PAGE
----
BRONXVILLE, N.Y. -- Bronxville Mayor Mary Marvin writes a weekly column. It is being reprinted by The Daily Voice.
Parking is quite possibly the most recurring topic in our village given the obvious constraints of a limited inventory and competing needs. It has emerged even more front and center as a result of the two different projects under review at the Bronxville School — a FEMA flood mitigation plan and a new playing field initiative. From the vantage point of Village Hall, we try to assist with the parking needs of our village institutions, but it is a delicate balancing act as we respect and acknowledge the sometimes divergent needs of the many institutions that comprise the rich fabric of our village. As they should, all of our village entities focus on their own institutions and are advocates for their particular needs. In contrast, the role of municipal government is to evaluate the big picture and weigh the needs of all constituent groups. As an illustration, just a stone’s throw from my office in Village Hall is a public library, a nursery school, private grammar school, kindergarten to grade 12 public school, three churches, a post office and residential homes all with parking needs. Just zeroing in on the “Four Corners” at the intersection of Midland and Pondfield presents a case study in balancing competing needs. Village Hall provides on-site parking for all its staff but depends on open spaces in front for residents and visitors to transact necessary business. The public library has limited on-site staff parking and counts on available spaces for patrons to enjoy its many services. The Reformed Church has a very vibrant nursery school, many volunteer activities and is the home of an active senior citizens program. Our public school has grown greatly since my involvement in village government with additional class sections, student aides and a cafeteria staff. Parents also need places to park as they attend the many school events. With rare exception, no village institution has enough on-site parking for all its staffing needs, let alone guests and visitors. By making Palumbo Place one way, to the consternation of many, we added 23 public parking spaces, and the demolition of the old BAMS gas station added 40-plus spaces to the inventory. The village also has merchant spaces available in our Maltby lot near the paddle courts. Gramatan Avenue recently became a well-enforced short-term-only parking option due to new Mount Vernon regulations. Now that the economy has turned a corner, the trustees and I are investigating more macroparking solutions that would involve a significant capital expenditure. Before an institution comes to the village for parking assistance, we count on it to have exhausted all internal solutions. As examples:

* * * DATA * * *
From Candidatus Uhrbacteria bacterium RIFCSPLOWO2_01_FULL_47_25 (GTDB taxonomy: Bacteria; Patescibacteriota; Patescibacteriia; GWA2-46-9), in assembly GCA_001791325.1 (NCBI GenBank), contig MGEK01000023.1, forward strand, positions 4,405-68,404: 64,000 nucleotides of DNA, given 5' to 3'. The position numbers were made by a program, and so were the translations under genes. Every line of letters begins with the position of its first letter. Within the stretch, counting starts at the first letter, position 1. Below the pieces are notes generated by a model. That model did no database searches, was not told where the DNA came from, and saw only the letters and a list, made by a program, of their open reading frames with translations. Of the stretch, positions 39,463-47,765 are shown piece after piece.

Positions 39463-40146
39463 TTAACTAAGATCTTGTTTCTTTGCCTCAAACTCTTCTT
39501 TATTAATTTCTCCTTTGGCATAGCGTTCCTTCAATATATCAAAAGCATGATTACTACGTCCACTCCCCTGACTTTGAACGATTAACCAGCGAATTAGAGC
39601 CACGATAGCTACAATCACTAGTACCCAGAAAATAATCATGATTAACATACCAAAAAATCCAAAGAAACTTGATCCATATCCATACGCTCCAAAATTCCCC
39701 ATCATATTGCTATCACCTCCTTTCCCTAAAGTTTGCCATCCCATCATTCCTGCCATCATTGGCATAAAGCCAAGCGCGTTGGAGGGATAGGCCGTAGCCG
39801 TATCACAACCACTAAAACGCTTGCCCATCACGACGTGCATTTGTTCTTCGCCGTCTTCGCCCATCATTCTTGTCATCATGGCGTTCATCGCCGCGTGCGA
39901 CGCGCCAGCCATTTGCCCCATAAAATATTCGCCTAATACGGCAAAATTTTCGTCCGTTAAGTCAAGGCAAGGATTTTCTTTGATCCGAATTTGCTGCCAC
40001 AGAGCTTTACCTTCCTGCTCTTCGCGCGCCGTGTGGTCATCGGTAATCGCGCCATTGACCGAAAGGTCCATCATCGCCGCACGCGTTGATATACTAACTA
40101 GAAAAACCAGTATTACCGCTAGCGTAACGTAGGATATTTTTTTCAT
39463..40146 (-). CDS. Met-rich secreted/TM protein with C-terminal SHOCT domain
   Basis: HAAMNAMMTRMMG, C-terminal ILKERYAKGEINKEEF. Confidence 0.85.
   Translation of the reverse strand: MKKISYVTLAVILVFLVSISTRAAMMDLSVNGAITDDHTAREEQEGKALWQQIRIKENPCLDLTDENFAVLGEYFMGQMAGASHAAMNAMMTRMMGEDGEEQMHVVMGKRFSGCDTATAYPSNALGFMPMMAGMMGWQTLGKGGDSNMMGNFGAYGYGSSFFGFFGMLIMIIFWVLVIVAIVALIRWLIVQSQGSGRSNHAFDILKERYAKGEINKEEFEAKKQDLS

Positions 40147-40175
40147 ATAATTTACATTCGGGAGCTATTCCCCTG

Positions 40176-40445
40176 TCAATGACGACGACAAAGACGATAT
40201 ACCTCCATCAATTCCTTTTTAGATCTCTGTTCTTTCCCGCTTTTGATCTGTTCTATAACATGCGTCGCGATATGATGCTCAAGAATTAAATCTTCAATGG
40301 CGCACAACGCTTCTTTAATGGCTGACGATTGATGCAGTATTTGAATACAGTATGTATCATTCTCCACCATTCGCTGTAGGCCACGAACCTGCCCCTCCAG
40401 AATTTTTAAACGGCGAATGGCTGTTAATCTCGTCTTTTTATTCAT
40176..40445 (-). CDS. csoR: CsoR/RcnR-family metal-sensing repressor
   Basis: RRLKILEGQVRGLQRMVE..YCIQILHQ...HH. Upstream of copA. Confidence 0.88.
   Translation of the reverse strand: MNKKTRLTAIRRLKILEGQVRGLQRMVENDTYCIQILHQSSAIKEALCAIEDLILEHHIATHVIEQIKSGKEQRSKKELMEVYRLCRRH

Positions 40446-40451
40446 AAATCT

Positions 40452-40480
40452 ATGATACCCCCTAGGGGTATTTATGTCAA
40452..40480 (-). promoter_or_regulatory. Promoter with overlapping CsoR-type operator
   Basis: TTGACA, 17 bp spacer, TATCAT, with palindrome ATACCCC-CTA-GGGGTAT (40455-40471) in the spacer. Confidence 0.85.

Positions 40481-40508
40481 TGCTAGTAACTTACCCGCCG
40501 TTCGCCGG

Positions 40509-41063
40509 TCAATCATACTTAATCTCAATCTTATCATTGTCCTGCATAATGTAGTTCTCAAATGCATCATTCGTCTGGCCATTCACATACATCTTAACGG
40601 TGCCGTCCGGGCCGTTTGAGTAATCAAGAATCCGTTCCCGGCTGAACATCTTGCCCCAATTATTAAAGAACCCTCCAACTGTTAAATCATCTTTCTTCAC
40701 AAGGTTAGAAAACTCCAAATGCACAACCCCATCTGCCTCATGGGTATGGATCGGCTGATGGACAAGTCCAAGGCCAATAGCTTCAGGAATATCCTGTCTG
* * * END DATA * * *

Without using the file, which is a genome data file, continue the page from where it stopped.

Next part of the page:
- Has it maximized the space in its on-site lots with perhaps angled or tandem spaces? This is a good option if the staff leaves at roughly the same time.
- Have constituent groups been encouraged/incentivized to carpool, use the nearby Metro-North system or walk if living nearby?
The sometimes proffered solution of issuing special permits to one group for public street parking and not another is fraught with legal, constitutional and ethical challenges. Constituents have also suggested removing the median on Midland Avenue and/or allowing parking on both sides of that street. Research demonstrates that Midland Avenue is primarily a route to traverse from the Eastchester area to Yonkers and the parkways, and without the median as a calming device, the road could become a dangerous speedway. With the median, Midland Avenue is not wide enough to accommodate parking and the safe passage of emergency vehicles. We are confident that despite the many obstacles, when good minds get together, solutions can be found. To that end, staff from Village Hall and the Police Department will be meeting with school administrators and school board members on Dec. 5 to brainstorm about parking issues.
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